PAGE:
Do you pay tax dollars to support public schools?
You can thank Micahel Frank for that.
Father of Wisconsin’s Free-School System
After several failed attempts to pass legislation to establish a free public school, lawmaker Michael Frank finally found success passing an 1845 bill to create a free school in Southport (current day Kenosha). After some arm-twisting, the town agreed to fund the school through taxes, making it the first tax-supported school.
Did I mention that Frank was Southport’s village president?
That may have helped get the school created, but other state leaders took notice. The once-radical free school idea was incorporated in the state constitution in 1848.
According to the Wisconsin Historical Society, “The movement towards providing public education from elementary through university gained steam after Southport, and by 1856 eleven more high schools were established at other sites in the state. However, it wasn’t until 1875 that a free high school law was passed.”
We’ve all heard the story that Grandpa Al used to say about “walking four miles to school in a blinding snowstorm with uphill…” Yeah, I’ve heard that too.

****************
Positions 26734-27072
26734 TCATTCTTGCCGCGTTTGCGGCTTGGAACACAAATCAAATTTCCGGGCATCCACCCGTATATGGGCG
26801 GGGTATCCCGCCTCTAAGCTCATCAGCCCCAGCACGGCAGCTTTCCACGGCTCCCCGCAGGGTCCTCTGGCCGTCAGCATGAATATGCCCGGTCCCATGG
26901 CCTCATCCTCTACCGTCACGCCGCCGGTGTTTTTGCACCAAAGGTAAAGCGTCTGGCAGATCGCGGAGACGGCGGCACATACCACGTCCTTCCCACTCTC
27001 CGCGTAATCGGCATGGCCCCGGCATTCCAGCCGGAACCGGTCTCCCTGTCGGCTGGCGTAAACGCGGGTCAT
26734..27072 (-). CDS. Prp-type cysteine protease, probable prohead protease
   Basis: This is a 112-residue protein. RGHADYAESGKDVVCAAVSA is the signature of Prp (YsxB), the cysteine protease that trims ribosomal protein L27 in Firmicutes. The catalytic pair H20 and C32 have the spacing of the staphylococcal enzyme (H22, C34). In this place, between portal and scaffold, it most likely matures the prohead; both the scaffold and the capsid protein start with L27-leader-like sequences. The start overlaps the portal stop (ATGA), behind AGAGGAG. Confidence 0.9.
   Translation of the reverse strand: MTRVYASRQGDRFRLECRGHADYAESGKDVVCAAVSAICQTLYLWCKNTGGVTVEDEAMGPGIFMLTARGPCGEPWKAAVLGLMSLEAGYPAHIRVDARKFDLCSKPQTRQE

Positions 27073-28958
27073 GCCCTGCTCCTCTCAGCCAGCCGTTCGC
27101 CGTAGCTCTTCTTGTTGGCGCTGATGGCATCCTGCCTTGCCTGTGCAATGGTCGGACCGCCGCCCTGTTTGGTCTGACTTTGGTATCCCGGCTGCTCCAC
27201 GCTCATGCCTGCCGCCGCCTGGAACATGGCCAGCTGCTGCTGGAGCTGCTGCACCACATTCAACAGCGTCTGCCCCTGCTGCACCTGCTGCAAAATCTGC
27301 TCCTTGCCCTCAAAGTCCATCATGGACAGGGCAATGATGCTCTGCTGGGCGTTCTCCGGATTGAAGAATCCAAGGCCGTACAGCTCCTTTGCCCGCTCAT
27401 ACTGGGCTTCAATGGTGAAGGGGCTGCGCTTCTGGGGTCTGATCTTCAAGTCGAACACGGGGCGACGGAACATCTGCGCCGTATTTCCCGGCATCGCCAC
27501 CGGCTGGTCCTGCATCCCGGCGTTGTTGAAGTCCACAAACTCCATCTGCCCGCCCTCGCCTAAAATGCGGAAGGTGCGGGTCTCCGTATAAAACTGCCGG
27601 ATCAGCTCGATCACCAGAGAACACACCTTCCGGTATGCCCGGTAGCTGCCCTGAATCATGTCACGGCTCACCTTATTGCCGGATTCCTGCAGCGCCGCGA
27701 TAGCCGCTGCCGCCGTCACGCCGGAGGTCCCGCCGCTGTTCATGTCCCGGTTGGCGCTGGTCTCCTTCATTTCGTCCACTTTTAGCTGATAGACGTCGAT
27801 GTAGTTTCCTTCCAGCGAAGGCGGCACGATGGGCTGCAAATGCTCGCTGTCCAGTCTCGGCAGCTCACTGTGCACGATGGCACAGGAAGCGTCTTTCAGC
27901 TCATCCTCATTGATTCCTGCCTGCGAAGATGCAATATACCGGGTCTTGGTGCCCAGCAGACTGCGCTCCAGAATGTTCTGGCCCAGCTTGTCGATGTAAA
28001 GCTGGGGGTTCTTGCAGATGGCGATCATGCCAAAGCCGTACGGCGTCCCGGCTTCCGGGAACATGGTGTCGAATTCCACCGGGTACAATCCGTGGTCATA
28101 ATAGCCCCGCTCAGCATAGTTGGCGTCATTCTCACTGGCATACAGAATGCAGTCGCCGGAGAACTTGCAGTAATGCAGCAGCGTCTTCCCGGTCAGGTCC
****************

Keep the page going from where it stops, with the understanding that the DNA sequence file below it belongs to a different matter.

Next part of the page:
But in the late 1800s, it was legit. The walk to school was long. Teachers were typically the crusty, old maid who made life in the classroom a living hell and let’s not forget that education was not considered a priority for most children.
In 1870 an estimated 40,000 to 50,000 Wisconsin children did not walk into a classroom. Moms and dads need their children to work on their farms and just didn’t see the need for this thing called “education.”
But there was one thing that helped changed their minds –
Since Wisconsinites were required to pay taxes, which funded the schools, shouldn’t attendance be mandatory?
Eventually, the argument won out, and more and more children began attending school.
What About Michael Frank?
Legislator Michael Frank continued to make history until he died in 1894. As a Republican, he served as mayor of Kenosha, state assemblyman, university regent, and even Kenosha’s postmaster.
Outside of politics, he was the leader of the local abolitionist society and newspaper editor. The pinnacle of his current landed him in Washington D.C. as an employee with the U.S. Treasury Department.
Currently, Frank’s contributions to education are remembered annually on June 14, the date the first free public school opened in 1845.
#OnThisDay in Wisconsin History, the first free public school was opened in Southport (now Kenosha) in 1845. This was led by Michael Frank, who was a member of the Wisconsin Territorial Legisture, after unsuccessfully trying to bring a statewide effort for public schooling. Frank took matter into his own hands by opening the school in Southport supported by taxpayer dollars